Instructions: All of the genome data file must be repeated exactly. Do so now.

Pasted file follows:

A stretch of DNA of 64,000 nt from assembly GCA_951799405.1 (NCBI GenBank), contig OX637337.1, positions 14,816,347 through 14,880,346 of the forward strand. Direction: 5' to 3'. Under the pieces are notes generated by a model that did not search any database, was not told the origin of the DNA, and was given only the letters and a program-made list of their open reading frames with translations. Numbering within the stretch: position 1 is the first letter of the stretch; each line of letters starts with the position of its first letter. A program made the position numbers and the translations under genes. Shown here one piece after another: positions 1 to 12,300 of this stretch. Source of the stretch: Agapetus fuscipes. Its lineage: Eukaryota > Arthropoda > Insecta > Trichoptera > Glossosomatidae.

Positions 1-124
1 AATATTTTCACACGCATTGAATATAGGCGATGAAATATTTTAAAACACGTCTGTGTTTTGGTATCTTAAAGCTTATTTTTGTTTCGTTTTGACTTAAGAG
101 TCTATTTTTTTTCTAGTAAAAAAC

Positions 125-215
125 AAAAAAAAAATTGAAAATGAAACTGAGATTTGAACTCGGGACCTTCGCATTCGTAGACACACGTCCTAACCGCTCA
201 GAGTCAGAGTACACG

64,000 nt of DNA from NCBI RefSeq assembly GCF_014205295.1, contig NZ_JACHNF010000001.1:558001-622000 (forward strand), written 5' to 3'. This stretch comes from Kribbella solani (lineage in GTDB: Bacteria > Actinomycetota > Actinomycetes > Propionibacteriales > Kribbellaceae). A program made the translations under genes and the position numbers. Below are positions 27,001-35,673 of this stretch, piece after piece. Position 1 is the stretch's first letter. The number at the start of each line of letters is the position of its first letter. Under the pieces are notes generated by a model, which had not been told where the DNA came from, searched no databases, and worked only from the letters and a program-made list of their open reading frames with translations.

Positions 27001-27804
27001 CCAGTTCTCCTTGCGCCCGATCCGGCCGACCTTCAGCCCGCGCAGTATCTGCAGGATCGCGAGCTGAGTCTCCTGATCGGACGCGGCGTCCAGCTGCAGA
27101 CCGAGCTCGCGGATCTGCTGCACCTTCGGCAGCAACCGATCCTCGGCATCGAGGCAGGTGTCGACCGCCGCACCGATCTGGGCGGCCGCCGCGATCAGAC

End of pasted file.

A stretch of DNA of 64,000 nt from assembly GCA_951799405.1 (NCBI GenBank), contig OX637337.1, positions 14,816,347 through 14,880,346 of the forward strand. Direction: 5' to 3'. Under the pieces are notes generated by a model that did not search any database, was not told the origin of the DNA, and was given only the letters and a program-made list of their open reading frames with translations. Numbering within the stretch: position 1 is the first letter of the stretch; each line of letters starts with the position of its first letter. A program made the position numbers and the translations under genes. Shown here one piece after another: positions 1 to 12,300 of this stretch. Source of the stretch: Agapetus fuscipes. Its lineage: Eukaryota > Arthropoda > Insecta > Trichoptera > Glossosomatidae.

Positions 1-124
1 AATATTTTCACACGCATTGAATATAGGCGATGAAATATTTTAAAACACGTCTGTGTTTTGGTATCTTAAAGCTTATTTTTGTTTCGTTTTGACTTAAGAG
101 TCTATTTTTTTTCTAGTAAAAAAC

Positions 125-215
125 AAAAAAAAAATTGAAAATGAAACTGAGATTTGAACTCGGGACCTTCGCATTCGTAGACACACGTCCTAACCGCTCA
201 GAGTCAGAGTACACG

64,000 nt of DNA from NCBI RefSeq assembly GCF_014205295.1, contig NZ_JACHNF010000001.1:558001-622000 (forward strand), written 5' to 3'. This stretch comes from Kribbella solani (lineage in GTDB: Bacteria > Actinomycetota > Actinomycetes > Propionibacteriales > Kribbellaceae). A program made the translations under genes and the position numbers. Below are positions 27,001-35,673 of this stretch, piece after piece. Position 1 is the stretch's first letter. The number at the start of each line of letters is the position of its first letter. Under the pieces are notes generated by a model, which had not been told where the DNA came from, searched no databases, and worked only from the letters and a program-made list of their open reading frames with translations.

Positions 27001-27804
27001 CCAGTTCTCCTTGCGCCCGATCCGGCCGACCTTCAGCCCGCGCAGTATCTGCAGGATCGCGAGCTGAGTCTCCTGATCGGACGCGGCGTCCAGCTGCAGA
27101 CCGAGCTCGCGGATCTGCTGCACCTTCGGCAGCAACCGATCCTCGGCATCGAGGCAGGTGTCGACCGCCGCACCGATCTGGGCGGCCGCCGCGATCAGAC